Court unseals docs: Drug company paid secret money to secret competitor

Real estate tycoon Barry Sherman’s generic drug company has paid a $100 million civil penalty to resolve charges that it broke antitrust laws to form an illegal cartel that raised prices, the Justice Department announced Tuesday.

Sherman’s firm, Apotex, settled allegations that it paid undisclosed rebates to managed care plans in order to obtain preferential status as a drug supplier to Express Scripts, the nation’s largest pharmacy benefit manager and a unit of Cigna. Such payments, also known as rebates, are illegal under the Sherman Act, which outlaw’s collusion in drug distribution.

According to Tuesday’s release, the lawsuit alleges that the drug company made such secret payments to the Express Scripts in exchange for the company favoring it as a wholesaler to plan participants and contractually obligated to exclusively distribute drugs Apotex manufactured at its plant in Richmond, in exchange for separate rebates. Express Scripts also allegedly received rebates from a subsidiary of Teva Pharmaceuticals. The companies allegedly raised the list prices of Apotex drugs for internal accounting purposes from 2003 to 2009.

In a statement, Apotex said that its conduct had damaged its relationship with its suppliers, clients and shareholders and hurt its reputation.

“Because we acted in good faith and did not intend to commit any antitrust violations, we chose to resolve this issue voluntarily in a non-prosecution agreement instead of pursuing litigation,” Apotex said in a statement. “If Apotex is exposed to prosecution, the company expects its reputation will be damaged even further.”

Express Scripts has spent several years battling the American Civil Liberties Union for access to personnel files of its medical directors, citing concerns that privacy may be compromised. The request stems from a whistleblower lawsuit in which a former employee accused the company of discriminating against women and Hispanic workers and turning a blind eye to violations of workers’ compensation laws. The executive director of the ACLU’s National Women’s Project called the Justice Department’s announcement “a step in the right direction toward restoring the public’s faith in the justice system.”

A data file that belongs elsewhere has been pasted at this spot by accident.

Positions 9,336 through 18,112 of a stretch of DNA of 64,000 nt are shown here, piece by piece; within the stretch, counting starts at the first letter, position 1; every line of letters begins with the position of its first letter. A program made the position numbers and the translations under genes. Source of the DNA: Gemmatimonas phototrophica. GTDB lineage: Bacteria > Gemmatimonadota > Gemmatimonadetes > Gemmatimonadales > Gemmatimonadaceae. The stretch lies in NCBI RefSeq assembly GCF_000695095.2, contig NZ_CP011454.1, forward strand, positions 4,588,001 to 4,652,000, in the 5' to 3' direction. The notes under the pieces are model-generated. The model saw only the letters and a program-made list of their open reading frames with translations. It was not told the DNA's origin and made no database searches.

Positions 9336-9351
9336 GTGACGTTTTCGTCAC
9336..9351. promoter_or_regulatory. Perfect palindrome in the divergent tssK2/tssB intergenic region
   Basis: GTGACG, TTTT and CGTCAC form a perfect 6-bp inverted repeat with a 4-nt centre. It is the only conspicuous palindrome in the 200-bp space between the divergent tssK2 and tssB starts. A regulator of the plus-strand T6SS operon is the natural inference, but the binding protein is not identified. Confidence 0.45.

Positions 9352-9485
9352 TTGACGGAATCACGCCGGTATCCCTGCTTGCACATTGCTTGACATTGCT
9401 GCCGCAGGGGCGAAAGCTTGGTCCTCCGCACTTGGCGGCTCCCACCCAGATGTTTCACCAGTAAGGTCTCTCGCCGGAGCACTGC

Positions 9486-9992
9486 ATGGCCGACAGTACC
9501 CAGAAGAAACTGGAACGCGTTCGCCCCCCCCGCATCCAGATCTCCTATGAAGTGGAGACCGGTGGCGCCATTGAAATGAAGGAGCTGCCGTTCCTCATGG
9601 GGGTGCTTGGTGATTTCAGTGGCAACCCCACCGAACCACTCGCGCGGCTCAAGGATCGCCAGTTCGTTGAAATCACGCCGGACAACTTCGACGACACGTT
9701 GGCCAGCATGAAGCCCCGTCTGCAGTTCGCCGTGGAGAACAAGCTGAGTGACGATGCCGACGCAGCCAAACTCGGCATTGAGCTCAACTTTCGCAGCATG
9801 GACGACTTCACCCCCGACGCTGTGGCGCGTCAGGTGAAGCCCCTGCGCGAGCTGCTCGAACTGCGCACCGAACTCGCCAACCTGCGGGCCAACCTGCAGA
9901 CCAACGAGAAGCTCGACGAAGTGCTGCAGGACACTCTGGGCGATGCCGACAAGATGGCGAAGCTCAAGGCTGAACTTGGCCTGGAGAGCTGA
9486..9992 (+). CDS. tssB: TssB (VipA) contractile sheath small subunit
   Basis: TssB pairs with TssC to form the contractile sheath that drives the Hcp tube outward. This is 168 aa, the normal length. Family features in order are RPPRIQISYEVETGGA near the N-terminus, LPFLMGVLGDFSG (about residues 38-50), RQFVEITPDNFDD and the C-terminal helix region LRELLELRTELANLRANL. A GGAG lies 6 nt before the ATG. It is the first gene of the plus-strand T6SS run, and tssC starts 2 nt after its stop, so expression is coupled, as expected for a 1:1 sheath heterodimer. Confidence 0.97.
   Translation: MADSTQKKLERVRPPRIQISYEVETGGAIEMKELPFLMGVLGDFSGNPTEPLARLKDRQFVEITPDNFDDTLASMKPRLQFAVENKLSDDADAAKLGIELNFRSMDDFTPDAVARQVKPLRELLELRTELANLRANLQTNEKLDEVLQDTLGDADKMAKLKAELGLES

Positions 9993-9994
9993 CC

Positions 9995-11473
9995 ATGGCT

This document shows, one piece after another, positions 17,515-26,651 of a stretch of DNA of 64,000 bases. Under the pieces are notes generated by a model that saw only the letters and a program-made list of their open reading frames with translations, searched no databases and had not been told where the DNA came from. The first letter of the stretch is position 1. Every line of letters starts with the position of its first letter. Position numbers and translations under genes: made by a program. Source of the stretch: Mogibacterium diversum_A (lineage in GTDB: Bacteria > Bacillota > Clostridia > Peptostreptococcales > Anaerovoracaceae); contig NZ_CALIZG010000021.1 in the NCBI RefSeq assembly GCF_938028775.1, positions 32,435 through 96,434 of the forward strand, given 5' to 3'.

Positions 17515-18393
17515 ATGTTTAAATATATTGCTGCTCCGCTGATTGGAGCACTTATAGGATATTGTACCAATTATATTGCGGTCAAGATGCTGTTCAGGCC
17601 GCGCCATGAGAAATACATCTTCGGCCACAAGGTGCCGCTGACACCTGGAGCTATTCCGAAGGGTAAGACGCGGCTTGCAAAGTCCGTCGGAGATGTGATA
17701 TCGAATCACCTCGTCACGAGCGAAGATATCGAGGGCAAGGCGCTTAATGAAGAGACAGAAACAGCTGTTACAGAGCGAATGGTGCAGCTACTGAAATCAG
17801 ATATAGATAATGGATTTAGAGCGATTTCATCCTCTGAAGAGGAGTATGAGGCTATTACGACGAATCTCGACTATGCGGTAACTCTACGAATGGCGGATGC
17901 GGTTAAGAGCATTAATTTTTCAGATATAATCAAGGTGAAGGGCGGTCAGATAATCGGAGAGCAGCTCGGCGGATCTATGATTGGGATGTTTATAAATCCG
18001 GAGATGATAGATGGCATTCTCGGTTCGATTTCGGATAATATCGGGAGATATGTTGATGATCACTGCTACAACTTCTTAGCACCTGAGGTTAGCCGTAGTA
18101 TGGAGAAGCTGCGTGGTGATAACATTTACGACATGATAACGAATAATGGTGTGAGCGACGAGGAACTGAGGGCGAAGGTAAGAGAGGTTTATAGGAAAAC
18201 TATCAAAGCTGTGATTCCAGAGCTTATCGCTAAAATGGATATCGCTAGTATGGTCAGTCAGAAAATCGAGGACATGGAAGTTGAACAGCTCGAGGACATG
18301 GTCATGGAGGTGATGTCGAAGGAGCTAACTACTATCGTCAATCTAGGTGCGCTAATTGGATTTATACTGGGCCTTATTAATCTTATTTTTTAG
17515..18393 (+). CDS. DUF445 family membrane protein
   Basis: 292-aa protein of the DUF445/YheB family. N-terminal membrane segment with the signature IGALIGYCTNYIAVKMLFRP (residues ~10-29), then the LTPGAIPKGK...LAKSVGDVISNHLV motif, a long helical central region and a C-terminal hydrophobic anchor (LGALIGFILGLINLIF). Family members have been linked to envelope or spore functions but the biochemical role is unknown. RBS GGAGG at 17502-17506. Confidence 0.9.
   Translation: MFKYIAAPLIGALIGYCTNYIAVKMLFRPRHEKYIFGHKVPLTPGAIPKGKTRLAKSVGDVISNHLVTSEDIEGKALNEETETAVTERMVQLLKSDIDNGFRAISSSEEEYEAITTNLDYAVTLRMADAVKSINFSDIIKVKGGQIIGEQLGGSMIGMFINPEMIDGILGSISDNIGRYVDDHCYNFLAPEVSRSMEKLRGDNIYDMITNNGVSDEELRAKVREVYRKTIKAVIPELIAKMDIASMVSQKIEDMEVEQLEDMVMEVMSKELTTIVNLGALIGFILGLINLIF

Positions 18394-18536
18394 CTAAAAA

“The government continues to fight a constant battle to preserve the privacy of those who work in health care, yet they are open to search warrants in cases of alleged conspiracy to fix the prices of prescription drugs,” said the executive director of the ACLU’s National Women’s Project, Diana Zuckerman. “The Justice Department must use its investigative tools in a manner that ensures the rights of those injured by medicine prices.”

Besides the $100 million fine, Apotex has also agreed to implement rules that make it ineligible to pay rebates in the future, to enable any reasonable suspicion that the company may violate antitrust laws to be investigated. It also has agreed to aid in any investigation of Express Scripts, WLP, representing Apotex for rebates or pricing practice concerns; its subsidiary, Coplan Apotex; Teva Pharmaceuticals; and its parent company, Cigna, conducting any such investigation.

The Sherman Act forbids forced bargaining in the drug distribution market, and illegal price-fixing and retaliation against whistleblowers. Over the past year, 21 companies and individuals, including four ex-employees of Teva Pharmaceuticals, pleaded guilty to price-fixing violations.

Correction: Apotex paid a $100 million civil penalty to resolve charges that it broke antitrust laws. An earlier version of this article inaccurately spelled the company’s name.

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